One of the polizei stepped in front of the soldier’s seat and the other one stayed behind. The front one asked something of the GI, and we could all hear him shout, “Look, I told Hans that we didn’t have the money and we would pay next time.” Then he made a huge mistake. He stood up.

The polizei behind him hit him over the head with his baton. Their batons were particularly vicious; I had seen them used before. They were spring loaded and once they hit, they would keep bouncing as long as the hand that wielded it kept the handle steady. The polizei’s baton drove the GI all the way to the floor, then he flipped him over and cuffed him in a flash.

I saw one of the other GI’s start to rise and I stood up and shouted, “Private! Take your seat!” Being used to taking orders, he immediately sat down. What a lot of GI’s in Germany didn’t realize, was that the civil rights we enjoyed in the United States didn’t exist here. I heard a groan from Dennis who was sitting across the aisle from me, but I ignored him. Walking up the aisle to the conductor, I asked him in my passable German, "Wie viel schulden diese beiden?" (How much do those two owe?)

"Sechzehnsechzig." (Sixteen sixty)

I dug into my pocket and pulled out some money. Counting out sixteen marks and sixty pfennigs, I handed it over to the conductor, then gave him another five mark bill. “For your trouble, and my apologies for their behavior”, I said in my stilted, schoolbook German. The conductor smiled and nodded, then patted me on the shoulder. Turning back to the polizei, he waved. They dragged the unconscious private out the front door of the car, followed by the conductor. I walked up the aisle and I knew that Dennis was behind me.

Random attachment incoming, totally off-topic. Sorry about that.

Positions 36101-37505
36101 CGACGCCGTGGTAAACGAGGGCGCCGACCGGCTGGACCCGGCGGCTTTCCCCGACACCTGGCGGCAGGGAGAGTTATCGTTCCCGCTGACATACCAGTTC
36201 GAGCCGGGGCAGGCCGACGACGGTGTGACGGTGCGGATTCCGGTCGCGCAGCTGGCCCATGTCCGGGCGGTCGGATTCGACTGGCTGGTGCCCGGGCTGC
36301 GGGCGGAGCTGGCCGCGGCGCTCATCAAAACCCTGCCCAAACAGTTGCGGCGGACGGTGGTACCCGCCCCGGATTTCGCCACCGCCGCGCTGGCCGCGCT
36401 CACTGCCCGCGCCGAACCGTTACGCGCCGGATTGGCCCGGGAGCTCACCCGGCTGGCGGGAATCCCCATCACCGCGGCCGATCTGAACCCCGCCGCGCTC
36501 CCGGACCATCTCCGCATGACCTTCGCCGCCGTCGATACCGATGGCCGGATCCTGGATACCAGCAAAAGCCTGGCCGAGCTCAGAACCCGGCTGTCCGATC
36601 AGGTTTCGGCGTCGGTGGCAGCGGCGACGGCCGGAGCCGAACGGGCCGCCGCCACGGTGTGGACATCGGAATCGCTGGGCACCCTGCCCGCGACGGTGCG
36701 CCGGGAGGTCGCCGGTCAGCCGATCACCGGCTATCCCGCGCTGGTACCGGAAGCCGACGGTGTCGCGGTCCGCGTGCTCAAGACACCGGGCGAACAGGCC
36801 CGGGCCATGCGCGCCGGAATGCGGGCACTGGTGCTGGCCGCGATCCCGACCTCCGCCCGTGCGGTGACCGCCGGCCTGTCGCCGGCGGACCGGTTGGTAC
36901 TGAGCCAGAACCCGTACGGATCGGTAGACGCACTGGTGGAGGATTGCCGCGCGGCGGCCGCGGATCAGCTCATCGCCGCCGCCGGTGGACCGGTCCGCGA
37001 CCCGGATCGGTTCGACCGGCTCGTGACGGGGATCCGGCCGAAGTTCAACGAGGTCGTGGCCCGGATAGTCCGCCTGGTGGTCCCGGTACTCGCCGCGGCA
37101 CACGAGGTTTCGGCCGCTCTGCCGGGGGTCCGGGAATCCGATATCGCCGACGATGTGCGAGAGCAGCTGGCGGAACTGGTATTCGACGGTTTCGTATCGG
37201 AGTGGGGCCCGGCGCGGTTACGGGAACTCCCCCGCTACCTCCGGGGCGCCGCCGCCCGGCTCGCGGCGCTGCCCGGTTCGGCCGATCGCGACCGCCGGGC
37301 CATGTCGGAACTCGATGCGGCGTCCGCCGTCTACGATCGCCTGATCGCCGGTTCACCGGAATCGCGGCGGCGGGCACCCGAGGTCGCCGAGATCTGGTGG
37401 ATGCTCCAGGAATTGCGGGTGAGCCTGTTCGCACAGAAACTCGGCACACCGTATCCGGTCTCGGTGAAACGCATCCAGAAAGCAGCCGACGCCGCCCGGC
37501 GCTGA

One of the soldiers spoke, “Thanks, but why didn’t you pay for our friend?”

Behind me, Dennis said, “That’s, ‘Why didn’t you pay for our friend, Corporal’?”

“Sorry, Corporal.”

I snarled, “I didn’t pay for him because he wouldn’t have learned anything that way. Hopefully, you two have. I assume you’re with the 24th Mech.”

The 24th Mechanized Infantry Division was stationed about fifteen minutes north of Augsburg. I pulled a little notebook out of my pocket and a stub of pencil. It was something that Parks told us we should always carry. “What are your names?”

Dennis added, “Let’s see those ID’s of yours.”

I wrote down their names and their unit, then said a little pompously. “You had better learn to treat these people with respect. We are all just guests in their country.” I couldn’t resist adding, “Your Sergeant-Major will be hearing about this from our Sergeant-Major.”

They went pale with fear. In a normal Army battalion of over a thousand troops, the Sergeant-Major was like a god. In my year at Fort Sill, I had only seen our Battalion Sergeant-Major twice, and never spoke with him. The 74th was anything but normal, having less than two hundred personnel, with thirty of them being officers or warrant officers. That was five times the number of a typical unit. We had a close relationship with Parks because we had to in order to function well. Only the best Sergeants-Majors were in the Special Weapons Detachments and Parks, with all his idiosyncrasies, was on the short list to become a Command Sergeant-Major. That promotion would probably jump him right over Battalion level and send him to a Brigade or Regiment.